FDA limits use of J&J COVID vaccine over blood clot risk

The Janssen vaccine has faced a series of problems since last year.

Published: May 5, 2022 6:06pm

Updated: May 5, 2022 6:35pm

The U.S. Food and Drug Administration on Thursday announced it has limited the use of Johnson & Johnson's Janssen Pharmaceuticals COVID-19 vaccine over concerns associated with blood clots.

The FDA said the Janssen vaccine is now only authorized for use in adults "for whom other authorized or approved COVID-19 vaccines are not accessible or clinically appropriate" and for adults who "elect to receive the Janssen COVID-19 Vaccine because they would otherwise not receive a COVID-19 vaccine."

The agency determined that the risk of thrombosis with thrombocytopenia syndrome (TTS), which can cause rare but potentially life-threatening blood clots one to two weeks after receiving the J&J vaccine, warrants limiting the shot's authorized use.

FDA official Dr. Peter Marks said, "We recognize that the Janssen COVID-19 Vaccine still has a role in the current pandemic response in the United States and across the global community. Our action reflects our updated analysis of the risk of TTS following administration of this vaccine and limits the use of the vaccine to certain individuals."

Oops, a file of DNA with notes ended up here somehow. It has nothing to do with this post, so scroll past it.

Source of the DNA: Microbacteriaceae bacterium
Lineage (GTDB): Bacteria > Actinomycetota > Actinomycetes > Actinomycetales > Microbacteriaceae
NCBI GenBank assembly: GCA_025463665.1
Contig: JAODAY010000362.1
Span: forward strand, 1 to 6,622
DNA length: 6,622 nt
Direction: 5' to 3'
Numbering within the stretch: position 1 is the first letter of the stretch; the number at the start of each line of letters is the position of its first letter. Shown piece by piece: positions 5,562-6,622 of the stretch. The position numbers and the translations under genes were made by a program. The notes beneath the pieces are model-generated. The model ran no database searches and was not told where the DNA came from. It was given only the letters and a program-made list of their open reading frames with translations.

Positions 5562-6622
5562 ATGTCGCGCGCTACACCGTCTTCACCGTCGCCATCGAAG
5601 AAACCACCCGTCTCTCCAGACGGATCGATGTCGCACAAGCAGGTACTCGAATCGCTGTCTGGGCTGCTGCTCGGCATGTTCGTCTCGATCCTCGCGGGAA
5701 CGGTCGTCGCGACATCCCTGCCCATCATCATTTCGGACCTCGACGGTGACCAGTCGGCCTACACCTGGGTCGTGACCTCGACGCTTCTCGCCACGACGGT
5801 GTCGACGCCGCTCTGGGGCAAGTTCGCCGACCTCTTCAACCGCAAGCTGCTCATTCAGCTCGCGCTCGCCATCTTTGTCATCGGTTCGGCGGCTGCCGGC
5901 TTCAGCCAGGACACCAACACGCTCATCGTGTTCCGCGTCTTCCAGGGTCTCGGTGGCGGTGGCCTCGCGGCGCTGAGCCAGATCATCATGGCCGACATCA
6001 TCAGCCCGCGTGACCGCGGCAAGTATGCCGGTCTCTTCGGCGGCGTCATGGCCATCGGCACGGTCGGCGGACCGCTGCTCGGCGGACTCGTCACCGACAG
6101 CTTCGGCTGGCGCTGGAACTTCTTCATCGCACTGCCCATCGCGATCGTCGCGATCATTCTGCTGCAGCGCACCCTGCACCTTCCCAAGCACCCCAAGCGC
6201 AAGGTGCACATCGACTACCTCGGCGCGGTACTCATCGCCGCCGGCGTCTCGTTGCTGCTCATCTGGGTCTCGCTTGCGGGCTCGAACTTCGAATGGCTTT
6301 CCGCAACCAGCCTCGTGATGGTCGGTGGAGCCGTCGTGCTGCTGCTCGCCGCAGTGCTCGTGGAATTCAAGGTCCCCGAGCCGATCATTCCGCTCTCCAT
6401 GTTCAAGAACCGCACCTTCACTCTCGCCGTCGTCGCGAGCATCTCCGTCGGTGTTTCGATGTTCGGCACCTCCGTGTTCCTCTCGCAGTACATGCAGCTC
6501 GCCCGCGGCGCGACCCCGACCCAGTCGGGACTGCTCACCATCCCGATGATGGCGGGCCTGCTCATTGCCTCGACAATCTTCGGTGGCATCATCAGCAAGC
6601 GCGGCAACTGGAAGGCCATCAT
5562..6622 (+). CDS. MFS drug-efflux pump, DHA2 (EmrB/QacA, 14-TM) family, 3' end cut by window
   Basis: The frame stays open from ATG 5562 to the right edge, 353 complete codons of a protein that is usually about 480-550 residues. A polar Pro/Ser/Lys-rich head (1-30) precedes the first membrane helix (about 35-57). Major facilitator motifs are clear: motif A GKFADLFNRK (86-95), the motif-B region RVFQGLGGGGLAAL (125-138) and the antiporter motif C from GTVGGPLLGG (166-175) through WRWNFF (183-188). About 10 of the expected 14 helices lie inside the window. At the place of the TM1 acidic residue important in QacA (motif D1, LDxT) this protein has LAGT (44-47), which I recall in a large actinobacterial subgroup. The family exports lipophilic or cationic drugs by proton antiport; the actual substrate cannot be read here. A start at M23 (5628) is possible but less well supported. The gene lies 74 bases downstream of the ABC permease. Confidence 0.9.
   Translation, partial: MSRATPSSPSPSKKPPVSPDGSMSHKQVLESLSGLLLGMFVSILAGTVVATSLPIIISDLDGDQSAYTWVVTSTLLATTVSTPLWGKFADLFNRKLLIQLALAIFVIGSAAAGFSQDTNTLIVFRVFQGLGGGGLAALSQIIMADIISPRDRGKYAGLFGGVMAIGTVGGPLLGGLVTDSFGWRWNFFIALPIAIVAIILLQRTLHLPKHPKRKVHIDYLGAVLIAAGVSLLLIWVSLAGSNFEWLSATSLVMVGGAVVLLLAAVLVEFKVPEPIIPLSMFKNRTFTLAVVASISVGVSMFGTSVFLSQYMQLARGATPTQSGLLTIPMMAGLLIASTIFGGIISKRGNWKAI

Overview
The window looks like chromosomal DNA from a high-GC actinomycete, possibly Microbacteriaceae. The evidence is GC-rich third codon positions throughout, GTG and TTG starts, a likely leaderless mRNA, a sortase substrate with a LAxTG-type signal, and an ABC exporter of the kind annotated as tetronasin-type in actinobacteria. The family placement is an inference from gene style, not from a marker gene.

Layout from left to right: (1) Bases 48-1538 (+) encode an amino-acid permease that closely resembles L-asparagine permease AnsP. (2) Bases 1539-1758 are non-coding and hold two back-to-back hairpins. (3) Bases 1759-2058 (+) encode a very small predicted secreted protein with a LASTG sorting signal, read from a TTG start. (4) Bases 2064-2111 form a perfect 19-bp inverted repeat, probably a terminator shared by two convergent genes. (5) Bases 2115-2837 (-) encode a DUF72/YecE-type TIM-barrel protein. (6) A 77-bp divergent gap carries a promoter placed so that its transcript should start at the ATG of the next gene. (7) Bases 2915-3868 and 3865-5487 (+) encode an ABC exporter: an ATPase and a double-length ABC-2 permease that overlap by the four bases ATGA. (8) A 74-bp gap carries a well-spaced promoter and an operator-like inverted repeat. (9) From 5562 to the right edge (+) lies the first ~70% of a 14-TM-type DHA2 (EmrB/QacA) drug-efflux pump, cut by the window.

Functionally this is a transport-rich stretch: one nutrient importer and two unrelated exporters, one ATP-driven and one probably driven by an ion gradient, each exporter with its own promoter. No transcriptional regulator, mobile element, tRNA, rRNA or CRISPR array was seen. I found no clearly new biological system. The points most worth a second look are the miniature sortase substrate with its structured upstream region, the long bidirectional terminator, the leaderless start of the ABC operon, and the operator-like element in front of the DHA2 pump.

The Janssen vaccine has faced a series of problems since last year.

The FDA and Centers for Disease Control and Prevention paused the use of J&J's COVID vaccine in April 2021. After an 11-day review, the agencies lifted the pause, saying that the "known and potential benefits... outweigh its known and potential risks." 

The FDA added a warning to the Janssen COVID vaccine in July 2021 stating that the shot has been linked to Guillain-Barré syndrome, a serious but rare neurological disorder.

The issue of COVID-19 vaccines has been hotly contested, but federal and state health officials say vaccines and boosters can keep most patients from getting the most serious cases of COVID-19 leading to hospitalization and death while acknowledging the vaccine protections wane over time and do allow for breakthrough infections in many Americans.

Federal officials also acknowledge the COVID-19 vaccines have generated a larger than usual number of adverse reaction reports, including suspected deaths and some heart inflammation, and that concerns have grown about the Johnson & Johnson vaccine and its ties to blood clotting. Federal officials say those concerns aside, they believe serious vaccine reactions are still fairly rare and in most cases, their protections outweigh the risks. 

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